Bicycle safety starts with an informed rider
Bicycle riders come in all shapes and sizes and if you’re planning on taking to the road this summer, there’s no better place to ride than the City of Trees. With over 30 linear miles of bicycle infrastructure, beginner and advanced cyclists can stretch their legs and practice their skills in an environment that welcomes the sport.
This summer, the City of Claremont and the Claremont Senior Bike Group are sponsoring a series of free bike safety classes, teaching safe bicycling techniques on public roads and streets. As certified instructors with the League of American Bicyclists and avid bikers themselves, Tom Shelley, Steven Frieson and Peter Boor, know a thing or two about the joys and challenges of cycling in the City of Trees.
“Bicyclists have the same rights and responsibilities as motor vehicles and motorcycle drivers,” explains Mr. Shelley. “A lot of people don’t know that, particularly children.”
National Safety Council statistics show that bicyclists between the ages of 5 to 14 years have the highest accidental death rate among bicyclists.
According to the city website, most bicycle accidents in the City of Claremont occur between 7-8 a.m. and 2-3 p.m., a time when many children are traveling to and from schools. Parents are strongly encouraged to talk with their children about bicycle safety and attending a free class taught by certified instructors is a great place to start.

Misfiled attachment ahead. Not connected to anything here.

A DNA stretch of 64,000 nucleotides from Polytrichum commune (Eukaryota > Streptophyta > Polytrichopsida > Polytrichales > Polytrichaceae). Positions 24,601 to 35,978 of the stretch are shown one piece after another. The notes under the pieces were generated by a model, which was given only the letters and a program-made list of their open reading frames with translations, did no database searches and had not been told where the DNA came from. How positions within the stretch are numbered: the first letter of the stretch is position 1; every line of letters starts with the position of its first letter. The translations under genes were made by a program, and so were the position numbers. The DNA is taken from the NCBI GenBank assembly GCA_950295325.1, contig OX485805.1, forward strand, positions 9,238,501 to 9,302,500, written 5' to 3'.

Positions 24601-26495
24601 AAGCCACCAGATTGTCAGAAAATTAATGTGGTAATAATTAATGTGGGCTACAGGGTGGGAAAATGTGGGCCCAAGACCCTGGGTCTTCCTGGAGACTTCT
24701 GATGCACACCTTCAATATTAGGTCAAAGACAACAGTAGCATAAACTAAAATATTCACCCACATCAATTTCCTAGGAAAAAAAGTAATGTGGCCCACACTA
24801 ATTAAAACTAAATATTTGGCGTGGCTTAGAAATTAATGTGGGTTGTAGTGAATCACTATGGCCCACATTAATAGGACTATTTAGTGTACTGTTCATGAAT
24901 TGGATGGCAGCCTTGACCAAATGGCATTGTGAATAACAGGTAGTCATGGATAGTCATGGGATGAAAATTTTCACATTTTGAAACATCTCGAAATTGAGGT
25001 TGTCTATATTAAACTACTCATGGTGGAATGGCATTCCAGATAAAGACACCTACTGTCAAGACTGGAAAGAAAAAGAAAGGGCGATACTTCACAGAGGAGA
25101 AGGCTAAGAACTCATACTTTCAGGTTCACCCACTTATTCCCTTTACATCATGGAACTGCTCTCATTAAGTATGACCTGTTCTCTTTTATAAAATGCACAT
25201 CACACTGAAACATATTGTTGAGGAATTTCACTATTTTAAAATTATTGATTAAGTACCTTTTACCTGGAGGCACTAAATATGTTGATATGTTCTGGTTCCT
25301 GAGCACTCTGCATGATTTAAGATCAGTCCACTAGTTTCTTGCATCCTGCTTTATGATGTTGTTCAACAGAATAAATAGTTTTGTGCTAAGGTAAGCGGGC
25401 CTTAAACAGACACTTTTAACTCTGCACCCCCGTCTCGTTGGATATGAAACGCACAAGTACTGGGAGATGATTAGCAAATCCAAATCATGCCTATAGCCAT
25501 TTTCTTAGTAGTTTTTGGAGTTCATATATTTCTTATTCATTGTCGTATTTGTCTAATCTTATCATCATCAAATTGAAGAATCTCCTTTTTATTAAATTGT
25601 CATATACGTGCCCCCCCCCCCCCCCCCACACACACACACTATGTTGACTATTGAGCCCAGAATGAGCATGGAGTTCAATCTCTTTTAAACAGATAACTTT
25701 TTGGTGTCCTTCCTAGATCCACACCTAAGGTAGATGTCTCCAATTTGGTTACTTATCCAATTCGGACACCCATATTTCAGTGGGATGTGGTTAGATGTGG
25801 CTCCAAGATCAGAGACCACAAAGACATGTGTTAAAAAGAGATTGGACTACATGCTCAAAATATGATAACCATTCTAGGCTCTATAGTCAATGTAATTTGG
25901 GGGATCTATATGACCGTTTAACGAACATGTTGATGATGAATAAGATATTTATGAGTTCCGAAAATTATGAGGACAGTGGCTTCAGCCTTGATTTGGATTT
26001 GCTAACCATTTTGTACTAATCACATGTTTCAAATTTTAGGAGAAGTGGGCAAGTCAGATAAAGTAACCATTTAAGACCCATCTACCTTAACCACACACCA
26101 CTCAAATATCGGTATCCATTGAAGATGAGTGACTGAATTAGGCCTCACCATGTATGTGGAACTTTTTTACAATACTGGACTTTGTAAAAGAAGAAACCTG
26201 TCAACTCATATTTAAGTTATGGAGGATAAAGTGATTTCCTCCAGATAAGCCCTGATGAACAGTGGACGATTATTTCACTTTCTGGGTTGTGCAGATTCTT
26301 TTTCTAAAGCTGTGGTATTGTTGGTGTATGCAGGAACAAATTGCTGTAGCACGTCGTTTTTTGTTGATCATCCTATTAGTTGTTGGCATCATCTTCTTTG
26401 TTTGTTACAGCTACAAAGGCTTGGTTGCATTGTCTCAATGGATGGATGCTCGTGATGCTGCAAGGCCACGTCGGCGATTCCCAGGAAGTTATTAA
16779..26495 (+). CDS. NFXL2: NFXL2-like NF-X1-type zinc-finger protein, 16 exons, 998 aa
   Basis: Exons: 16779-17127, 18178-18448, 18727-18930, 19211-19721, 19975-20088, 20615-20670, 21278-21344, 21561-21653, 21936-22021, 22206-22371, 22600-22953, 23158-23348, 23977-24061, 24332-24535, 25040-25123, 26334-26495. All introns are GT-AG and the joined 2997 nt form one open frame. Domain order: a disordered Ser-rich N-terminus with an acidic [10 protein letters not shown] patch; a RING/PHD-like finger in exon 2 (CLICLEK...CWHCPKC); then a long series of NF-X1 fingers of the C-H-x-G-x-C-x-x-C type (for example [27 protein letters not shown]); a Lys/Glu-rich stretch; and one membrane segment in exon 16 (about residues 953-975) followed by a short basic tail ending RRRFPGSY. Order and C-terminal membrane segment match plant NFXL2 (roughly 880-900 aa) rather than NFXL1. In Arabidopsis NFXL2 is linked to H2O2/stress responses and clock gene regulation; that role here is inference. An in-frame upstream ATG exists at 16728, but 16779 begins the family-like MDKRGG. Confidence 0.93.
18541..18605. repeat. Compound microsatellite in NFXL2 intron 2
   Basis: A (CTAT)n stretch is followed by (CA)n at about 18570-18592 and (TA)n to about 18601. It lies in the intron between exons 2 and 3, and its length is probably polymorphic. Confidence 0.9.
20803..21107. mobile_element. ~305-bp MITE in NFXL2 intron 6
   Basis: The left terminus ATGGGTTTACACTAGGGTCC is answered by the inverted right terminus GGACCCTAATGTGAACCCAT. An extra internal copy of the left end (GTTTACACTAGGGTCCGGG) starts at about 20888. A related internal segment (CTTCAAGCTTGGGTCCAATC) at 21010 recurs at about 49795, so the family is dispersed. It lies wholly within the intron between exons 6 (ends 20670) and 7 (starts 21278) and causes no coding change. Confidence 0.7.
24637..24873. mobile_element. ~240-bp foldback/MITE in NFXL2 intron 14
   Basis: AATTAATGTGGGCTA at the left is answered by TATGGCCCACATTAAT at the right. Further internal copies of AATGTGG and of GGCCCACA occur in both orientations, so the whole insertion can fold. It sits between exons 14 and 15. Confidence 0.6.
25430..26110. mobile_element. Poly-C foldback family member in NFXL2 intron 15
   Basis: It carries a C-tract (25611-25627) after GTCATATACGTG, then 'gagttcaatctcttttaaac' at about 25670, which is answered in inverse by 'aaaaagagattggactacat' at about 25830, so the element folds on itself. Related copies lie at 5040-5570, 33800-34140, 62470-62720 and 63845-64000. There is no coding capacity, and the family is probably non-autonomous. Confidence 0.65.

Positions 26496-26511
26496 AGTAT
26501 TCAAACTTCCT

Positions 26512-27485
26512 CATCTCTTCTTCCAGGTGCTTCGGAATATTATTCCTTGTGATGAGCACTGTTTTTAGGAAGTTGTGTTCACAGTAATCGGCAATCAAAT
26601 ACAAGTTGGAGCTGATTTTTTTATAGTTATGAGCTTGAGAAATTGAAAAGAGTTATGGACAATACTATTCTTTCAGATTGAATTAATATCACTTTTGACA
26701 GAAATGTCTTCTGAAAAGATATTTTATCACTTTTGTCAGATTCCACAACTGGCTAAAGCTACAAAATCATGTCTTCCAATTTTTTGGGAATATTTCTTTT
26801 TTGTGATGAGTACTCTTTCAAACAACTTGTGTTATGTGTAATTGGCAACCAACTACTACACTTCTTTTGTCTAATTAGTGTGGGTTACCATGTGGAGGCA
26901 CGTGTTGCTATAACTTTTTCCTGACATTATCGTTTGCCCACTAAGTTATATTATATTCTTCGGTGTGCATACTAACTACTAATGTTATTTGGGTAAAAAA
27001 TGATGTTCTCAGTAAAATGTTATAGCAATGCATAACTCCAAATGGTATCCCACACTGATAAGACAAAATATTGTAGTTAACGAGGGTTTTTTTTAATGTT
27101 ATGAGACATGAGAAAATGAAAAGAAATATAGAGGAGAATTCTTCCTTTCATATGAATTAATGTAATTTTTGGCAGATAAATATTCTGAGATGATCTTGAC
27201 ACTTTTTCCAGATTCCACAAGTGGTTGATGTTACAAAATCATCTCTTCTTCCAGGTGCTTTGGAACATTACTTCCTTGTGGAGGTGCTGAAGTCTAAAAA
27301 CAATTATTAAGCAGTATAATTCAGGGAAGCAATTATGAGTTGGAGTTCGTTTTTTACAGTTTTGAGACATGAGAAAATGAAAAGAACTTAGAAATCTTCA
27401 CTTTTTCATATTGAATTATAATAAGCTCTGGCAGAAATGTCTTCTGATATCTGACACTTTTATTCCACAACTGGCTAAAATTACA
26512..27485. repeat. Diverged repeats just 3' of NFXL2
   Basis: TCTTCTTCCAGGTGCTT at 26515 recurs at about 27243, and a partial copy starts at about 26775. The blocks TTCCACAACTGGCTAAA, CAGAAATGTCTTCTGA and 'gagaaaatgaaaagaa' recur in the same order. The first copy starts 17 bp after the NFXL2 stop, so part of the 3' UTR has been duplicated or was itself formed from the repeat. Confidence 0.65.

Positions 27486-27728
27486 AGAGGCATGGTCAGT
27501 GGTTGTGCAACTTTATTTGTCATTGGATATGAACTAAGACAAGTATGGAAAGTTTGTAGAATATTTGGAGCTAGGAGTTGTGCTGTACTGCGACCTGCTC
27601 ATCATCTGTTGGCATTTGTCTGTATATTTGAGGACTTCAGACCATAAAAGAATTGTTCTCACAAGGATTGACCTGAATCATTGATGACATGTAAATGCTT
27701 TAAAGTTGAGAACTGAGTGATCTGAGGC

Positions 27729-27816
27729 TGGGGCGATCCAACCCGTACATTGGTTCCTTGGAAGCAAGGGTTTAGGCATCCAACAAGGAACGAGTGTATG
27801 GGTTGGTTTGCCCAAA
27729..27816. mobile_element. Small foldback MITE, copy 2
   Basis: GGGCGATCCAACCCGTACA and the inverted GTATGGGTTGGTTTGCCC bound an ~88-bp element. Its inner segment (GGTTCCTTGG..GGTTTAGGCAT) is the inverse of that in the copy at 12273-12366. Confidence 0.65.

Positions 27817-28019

Sycamore student Ben Taylor attended the June 19 Traffic Skills 101 class with his father, Chuck, and followed that up with a Saturday ride with one of the instructors, who provided him with some real-life experience on the road.
“I’m really interested in riding my bike to school next year and I learned a lot from the safety class,” the 10-year-old said. “We rode from the Hughes Center to Thompson Creek Trail and I learned how to cross the street and avoid hazards like a rock in front of you by twisting your front wheel to avoid it. It was a nice way to learn.”
In 2013, there were 15 bicycle related collisions in the city of Claremont. Earlier this month, a Fontana cyclist riding south on Mt. Baldy Road lost his life after a vehicle struck him. Riding with the flow of traffic, controlling your lane, being aware of your surroundings and wearing a helmet, regardless of age, are just a few of the basics bicyclists need to know to ride safe on the streets.
“We believe most accidents are avoidable if you use basic skills,” explains Mr. Shelley. “On a narrow rural road, bicyclists have to take control of the lane. It’s hard enough dodging rocks, but being on the shoulder is dangerous. When you’re in the middle of a lane, you force the cars to slow down and pass you when it’s safe.”
Councilman Sam Pedroza, an experienced cycler, knows all too well that a pleasant ride can turn into a horrific crash in just the blink of an eye. Mr. Pedroza was seriously injured in August 2011 when he took his road bike to the gym and ended up in the hospital following a collision with a vehicle.
“It was a new bike and it was like going from driving a semi truck to a Ferrari,” explains Mr. Pedroza. “I was right around the corner from my house and going fast. There was a truck parked up ahead; I looked over my shoulder to get over and smashed into the back of the truck on Arrow Highway.”
The councilman suffered 2 cracked vertebrae in his neck, a fractured nose and deep lacerations to his face. Although his injuries were serious, the councilman says it could have been much worse. “I was close to being paralyzed and the helmet on my head saved my life,” Mr. Pedroza said, emphasizing to the attendees, “Always wear your helmet!”